We perform a detailed vertical analysis of application performance atop a range of modern file systems and SSD FTLs.
We formalize the “unwritten contract” that clients of SSDs
should follow to obtain high performance, and conduct our
analysis to uncover application and file system designs that
violate the contract. Our analysis, which utilizes a highly
detailed SSD simulation underneath traces taken from real
workloads and file systems, provides insight into how to better construct applications, file systems, and FTLs to realize
robust and sustainable performance.
ssd  filetype:pdf  paper  comp-sci  disk  performance  research 
august 2019 by jabley
[1806.00680] Datacenter RPCs can be General and Fast
It is commonly believed that datacenter networking software must sacrifice generality to attain high performance. The popularity of specialized distributed systems designed specifically for niche technologies such as RDMA, lossless networks, FPGAs, and programmable switches testifies to this belief. In this paper, we show that such specialization is not necessary. eRPC is a new general-purpose remote procedure call (RPC) library that offers performance comparable to specialized systems, while running on commodity CPUs in traditional datacenter networks based on either lossy Ethernet or lossless fabrics. eRPC performs well in three key metrics: message rate for small messages; bandwidth for large messages; and scalability to a large number of nodes and CPU cores. It handles packet loss, congestion, and background request execution. In microbenchmarks, one CPU core can handle up to 10 million small RPCs per second, or send large messages at 75 Gbps. We port a production-grade implementation of Raft state machine replication to eRPC without modifying the core Raft source code. We achieve 5.5 microseconds of replication latency on lossy Ethernet, which is faster than or comparable to specialized replication systems that use programmable switches, FPGAs, or RDMA.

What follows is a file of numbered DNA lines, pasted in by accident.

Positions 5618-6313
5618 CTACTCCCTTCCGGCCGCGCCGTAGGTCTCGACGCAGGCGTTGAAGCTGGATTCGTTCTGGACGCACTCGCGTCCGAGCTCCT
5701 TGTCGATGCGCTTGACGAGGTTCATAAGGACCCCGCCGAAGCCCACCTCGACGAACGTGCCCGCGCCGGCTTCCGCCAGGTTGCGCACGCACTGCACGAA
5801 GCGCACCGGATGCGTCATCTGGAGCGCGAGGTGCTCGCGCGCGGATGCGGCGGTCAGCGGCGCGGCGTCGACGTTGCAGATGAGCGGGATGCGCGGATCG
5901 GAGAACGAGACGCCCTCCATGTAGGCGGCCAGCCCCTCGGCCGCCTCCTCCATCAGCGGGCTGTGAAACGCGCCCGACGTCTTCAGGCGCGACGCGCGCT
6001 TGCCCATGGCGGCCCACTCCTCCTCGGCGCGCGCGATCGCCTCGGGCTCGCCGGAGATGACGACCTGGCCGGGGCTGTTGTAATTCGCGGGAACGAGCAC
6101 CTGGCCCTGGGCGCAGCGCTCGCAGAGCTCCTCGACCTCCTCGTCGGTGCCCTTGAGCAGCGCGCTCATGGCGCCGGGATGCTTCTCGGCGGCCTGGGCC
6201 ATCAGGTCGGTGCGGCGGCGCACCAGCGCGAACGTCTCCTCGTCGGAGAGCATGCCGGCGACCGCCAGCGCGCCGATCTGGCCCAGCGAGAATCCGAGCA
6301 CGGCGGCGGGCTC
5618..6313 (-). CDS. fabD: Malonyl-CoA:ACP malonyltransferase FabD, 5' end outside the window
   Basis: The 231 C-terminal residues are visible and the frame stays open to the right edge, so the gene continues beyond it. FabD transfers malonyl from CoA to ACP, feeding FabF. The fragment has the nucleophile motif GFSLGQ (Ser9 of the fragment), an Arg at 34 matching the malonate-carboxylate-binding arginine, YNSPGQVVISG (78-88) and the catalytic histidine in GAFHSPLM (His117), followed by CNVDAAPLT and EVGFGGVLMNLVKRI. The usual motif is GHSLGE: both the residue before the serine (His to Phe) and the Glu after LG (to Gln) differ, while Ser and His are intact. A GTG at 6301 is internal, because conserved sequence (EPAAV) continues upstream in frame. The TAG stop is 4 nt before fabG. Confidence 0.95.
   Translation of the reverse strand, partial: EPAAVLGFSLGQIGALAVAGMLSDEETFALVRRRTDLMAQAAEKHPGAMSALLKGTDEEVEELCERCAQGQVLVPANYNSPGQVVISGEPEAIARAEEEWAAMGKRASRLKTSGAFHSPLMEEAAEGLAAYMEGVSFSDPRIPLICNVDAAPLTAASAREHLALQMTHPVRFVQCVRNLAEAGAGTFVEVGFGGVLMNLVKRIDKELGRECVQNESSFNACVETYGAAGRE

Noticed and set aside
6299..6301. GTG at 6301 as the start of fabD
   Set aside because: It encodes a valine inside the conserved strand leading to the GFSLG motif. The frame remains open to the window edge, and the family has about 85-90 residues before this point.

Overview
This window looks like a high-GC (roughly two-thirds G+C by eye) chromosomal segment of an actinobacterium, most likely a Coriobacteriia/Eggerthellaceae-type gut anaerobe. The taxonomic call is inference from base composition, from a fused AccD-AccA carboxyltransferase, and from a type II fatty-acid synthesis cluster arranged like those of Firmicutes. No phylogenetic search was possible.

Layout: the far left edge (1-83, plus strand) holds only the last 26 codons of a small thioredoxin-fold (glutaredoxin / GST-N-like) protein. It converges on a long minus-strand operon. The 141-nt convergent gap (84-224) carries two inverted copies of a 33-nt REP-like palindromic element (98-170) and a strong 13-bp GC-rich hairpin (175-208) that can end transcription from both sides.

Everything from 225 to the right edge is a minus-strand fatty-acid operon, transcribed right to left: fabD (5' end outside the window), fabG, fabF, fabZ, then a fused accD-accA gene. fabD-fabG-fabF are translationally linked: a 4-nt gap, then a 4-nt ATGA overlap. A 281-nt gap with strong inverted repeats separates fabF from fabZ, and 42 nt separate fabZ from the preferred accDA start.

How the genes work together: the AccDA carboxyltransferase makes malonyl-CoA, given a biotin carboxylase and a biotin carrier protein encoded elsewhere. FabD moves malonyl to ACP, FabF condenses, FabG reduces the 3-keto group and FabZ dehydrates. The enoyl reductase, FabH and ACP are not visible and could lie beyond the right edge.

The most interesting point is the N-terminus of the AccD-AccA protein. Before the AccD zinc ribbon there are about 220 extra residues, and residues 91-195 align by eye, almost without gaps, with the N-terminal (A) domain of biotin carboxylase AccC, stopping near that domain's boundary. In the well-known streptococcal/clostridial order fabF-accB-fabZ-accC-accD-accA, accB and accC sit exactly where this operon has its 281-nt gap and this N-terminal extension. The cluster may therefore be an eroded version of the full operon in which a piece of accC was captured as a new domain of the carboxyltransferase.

datacenter  networking  performance  benchmark  comp-sci  research  paper 
february 2019 by jabley